3. Take the exam

Most states require you to take a CNA exam to become properly licensed. The details of this test vary by your state. Try to research the testing requirements for your location and consider scheduling a testing appointment in advance.

4. Complete additional requirements

Some states may ask you to obtain additional requirements after completing your CNA test to fully qualify for certification. These requirements can include background checks, additional study or work experience or a second exam. You can research your state's requirements to determine if you need to perform any additional actions to become a CNA.

5. Apply to CNA positions

After you finish your educational requirements and pass your state exam, you can perform work as a certified nursing assistant. Consider looking at local job boards or online job sites to find hiring opportunities. You can also ask friends, family or professional contacts if they know about any potential CNA openings.

What skills does a CNA need?

These are a few skills that can help you perform your duties at a CNA position:

Patience

As a CNA, you may need to perform constant care for your patients. These patients often have uncomfortable conditions that can make them challenging to work with. Developing your patience can help you maintain a calm and helpful demeanor while working long of challenging shifts.

Adaptability

CNAs can perform in fast-paced environments that often encounter unexpected situations. You may also meet patients with complicated conditions that can change quickly. Learning how to adapt to circumstances that may change quickly can help you perform your duties and address any challenges that may occur.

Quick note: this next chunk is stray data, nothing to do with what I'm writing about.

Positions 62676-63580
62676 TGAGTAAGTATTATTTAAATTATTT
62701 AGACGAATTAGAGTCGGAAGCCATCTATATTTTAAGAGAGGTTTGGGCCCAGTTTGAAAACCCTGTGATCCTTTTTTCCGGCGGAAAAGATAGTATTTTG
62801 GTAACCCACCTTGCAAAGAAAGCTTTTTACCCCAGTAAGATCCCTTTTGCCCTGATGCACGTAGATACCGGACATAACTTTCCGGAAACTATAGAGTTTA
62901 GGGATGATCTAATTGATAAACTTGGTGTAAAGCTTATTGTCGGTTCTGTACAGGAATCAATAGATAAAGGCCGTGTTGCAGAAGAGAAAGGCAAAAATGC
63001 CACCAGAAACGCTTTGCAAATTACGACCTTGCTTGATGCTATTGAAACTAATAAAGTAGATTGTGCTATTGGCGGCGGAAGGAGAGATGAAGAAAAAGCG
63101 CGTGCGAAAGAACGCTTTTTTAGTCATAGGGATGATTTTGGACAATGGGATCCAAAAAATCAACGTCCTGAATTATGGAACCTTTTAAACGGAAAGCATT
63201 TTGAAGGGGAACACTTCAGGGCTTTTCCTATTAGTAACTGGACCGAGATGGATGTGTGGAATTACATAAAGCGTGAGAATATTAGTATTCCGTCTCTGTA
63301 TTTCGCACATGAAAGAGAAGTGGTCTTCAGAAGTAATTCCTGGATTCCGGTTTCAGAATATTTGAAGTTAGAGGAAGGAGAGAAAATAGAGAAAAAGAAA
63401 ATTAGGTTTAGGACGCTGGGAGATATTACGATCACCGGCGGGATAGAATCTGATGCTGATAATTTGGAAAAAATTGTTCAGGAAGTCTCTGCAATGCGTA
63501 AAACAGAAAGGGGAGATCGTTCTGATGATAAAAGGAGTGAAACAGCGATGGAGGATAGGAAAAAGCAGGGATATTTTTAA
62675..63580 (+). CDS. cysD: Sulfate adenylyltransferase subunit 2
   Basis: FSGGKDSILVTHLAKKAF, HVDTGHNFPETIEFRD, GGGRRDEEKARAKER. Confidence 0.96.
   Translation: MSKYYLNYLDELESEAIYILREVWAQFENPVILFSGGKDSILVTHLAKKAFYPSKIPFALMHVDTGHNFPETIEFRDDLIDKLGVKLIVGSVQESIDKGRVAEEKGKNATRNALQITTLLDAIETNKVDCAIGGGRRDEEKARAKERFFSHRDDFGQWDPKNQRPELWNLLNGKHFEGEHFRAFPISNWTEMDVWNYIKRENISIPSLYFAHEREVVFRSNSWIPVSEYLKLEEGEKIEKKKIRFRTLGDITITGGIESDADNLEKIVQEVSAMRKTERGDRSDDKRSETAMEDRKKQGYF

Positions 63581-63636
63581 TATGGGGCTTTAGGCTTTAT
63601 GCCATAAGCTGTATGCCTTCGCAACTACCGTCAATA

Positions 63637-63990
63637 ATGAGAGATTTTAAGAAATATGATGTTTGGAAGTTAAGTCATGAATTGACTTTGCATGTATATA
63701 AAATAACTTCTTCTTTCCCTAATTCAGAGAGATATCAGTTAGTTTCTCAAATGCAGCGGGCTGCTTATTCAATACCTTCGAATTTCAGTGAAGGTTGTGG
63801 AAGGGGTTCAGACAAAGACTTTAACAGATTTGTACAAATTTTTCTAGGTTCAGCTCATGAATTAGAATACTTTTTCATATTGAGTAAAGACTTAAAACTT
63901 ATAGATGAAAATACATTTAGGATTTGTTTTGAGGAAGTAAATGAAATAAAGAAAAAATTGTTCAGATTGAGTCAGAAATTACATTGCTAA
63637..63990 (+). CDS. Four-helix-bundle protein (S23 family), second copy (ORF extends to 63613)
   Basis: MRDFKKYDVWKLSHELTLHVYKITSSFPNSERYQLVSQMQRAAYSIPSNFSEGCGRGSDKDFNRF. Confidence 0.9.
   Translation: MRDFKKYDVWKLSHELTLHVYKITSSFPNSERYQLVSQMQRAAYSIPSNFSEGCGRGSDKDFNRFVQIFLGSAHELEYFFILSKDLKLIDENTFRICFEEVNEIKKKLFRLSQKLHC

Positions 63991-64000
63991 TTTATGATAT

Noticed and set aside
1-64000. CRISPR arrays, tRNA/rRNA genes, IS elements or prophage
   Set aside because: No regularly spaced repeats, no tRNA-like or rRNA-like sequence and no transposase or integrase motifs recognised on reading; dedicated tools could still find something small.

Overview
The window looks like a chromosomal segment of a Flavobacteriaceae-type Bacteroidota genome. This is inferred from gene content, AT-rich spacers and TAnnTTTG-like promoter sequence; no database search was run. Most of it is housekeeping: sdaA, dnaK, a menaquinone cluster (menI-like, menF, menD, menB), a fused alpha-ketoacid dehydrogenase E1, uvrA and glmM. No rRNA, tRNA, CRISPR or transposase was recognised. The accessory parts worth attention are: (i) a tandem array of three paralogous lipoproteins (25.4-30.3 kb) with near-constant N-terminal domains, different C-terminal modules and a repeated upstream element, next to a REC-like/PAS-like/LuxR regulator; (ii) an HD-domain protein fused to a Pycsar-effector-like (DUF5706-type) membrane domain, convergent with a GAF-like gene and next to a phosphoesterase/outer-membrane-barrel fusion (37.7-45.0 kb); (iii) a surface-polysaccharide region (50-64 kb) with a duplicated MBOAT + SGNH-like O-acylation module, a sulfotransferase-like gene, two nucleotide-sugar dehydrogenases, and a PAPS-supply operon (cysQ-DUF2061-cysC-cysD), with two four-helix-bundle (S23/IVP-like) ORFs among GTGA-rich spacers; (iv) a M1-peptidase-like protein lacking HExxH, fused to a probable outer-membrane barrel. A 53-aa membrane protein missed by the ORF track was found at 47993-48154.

Medical knowledge

Most people who work in a CNA profession have a basic understanding of medical concepts. This knowledge can help them record medical information, monitor a patient's vitals and help relay symptoms to a doctor or supervising nurse. You can increase your medical knowledge by taking classes, reading medical journals and talking to medical professionals.

Interpersonal skills

When working as a CNA you may need to interact with a wide range of patients dealing with various medical conditions. You may also have to communicate with doctors, nurses and other nursing assistants. Developing your interpersonal skills may improve your ability to meet your patient's needs and effectively relay important medical information to their doctor.

Hygiene and safety knowledge